Report reveals extent of alcohol-fuelled physical assaults on ambulance staff in North East

According to a new survey, almost half of paramedics in the North East of England have been subjected to alcohol-fuelled physical assaults while on duty.

The survey of more than 350 paramedics was carried out by the North East Ambulance Service NHS Foundation Trust (NEAS) and Balance, the North East of England’s alcohol office. Results of the survey were published on 19 August and detail the impact of alcohol misuse on the region’s paramedics.

The report also revealed more than two in five NEAS paramedics have at some point been sexually assaulted/harassed while on duty. Additionally, nine out of ten paramedics agreed that dealing with alcohol-related callouts places an unnecessary burden on their time and resources; and three in five paramedics believed they shouldn’t have to deal with the consequences of excessive consumption of alcohol.

A quarter of paramedics stated that at least 50% of their workload on weekday night times is alcohol related, while two thirds of paramedics stated that alcohol-related incidences account for at least 50% of their workload during weekend shifts.

Between April and December 2014, Balance surveyed 358 paramedics, representing 32% of the NEAS workforce, to establish how they perceive the impact of alcohol misuse on their lives. Throughout the report the term ‘paramedic’ includes the roles of emergency care support workers, technicians and urgent care assistants.

Yvonne Ormston, NEAS chief executive, said: ‘Our crews don’t just deal with drunk weekend revellers; our crews see the effects of alcohol at all times of the day and all times of the week, spread across our region and from patients of all ages and backgrounds.’

She added: ‘We take a zero tolerance approach to assault and support staff every step of the way if they have been abused. All staff also have access to a counselling service and a number of helplines to ensure their mental health is looked after as much as possible.’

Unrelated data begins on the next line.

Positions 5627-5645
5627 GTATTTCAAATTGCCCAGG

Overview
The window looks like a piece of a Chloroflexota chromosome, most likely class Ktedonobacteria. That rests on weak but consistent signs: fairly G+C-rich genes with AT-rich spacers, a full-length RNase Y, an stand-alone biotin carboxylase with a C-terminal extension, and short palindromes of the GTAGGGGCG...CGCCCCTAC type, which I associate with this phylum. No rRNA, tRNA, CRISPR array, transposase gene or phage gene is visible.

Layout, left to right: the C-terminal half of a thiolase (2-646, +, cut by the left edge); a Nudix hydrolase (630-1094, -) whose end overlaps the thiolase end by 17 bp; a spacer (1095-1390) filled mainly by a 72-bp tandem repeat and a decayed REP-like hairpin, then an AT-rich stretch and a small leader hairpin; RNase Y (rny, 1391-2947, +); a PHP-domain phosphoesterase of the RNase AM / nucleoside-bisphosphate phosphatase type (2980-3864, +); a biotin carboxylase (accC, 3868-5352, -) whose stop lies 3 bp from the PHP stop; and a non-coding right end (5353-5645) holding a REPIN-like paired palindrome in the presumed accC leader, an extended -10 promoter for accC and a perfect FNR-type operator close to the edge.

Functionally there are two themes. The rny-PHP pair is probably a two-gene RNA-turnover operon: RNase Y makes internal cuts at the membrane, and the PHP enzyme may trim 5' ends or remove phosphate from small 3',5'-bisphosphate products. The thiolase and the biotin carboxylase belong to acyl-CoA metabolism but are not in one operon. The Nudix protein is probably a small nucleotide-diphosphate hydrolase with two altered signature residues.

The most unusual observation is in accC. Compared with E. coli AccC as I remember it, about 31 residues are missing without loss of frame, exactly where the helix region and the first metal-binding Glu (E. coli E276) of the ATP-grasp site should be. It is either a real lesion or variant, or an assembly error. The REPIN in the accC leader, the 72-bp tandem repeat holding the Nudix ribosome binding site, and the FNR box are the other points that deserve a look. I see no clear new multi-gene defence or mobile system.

In 2013/14, Balance estimated that alcohol-related harm cost the region £911 million, with the NHS paying £242 million.

Colin Shevills, director of Balance, said: ‘ It’s outrageous that paramedics don’t feel safe in their working environment as a result of other people’s alcohol misuse. These are people who are there to help us when we need it most, yet they are living in fear of physical and verbal abuse on a daily basis. How many of us would expect to work like this?

He added: ‘Our relationship with alcohol is out of control. We need to bring it under control by making alcohol less affordable, available and less widely promoted. We need the Government to support a range of targeted, evidence-based measures such as increasing the price of the cheapest, strongest alcohol products, which has been shown to save lives, reduce hospital admissions, cut crime and lessen the financial burden alcohol places on frontline services.’

Taken from Journal of Paramedic Practice, published 19 August 2015.

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One Response to Report reveals extent of alcohol-fuelled physical assaults on ambulance staff in North East

  1. Pingback: Report reveals extent of alcohol-fuelled physical assaults on ambulance staff in North East | Rifleman III Journal

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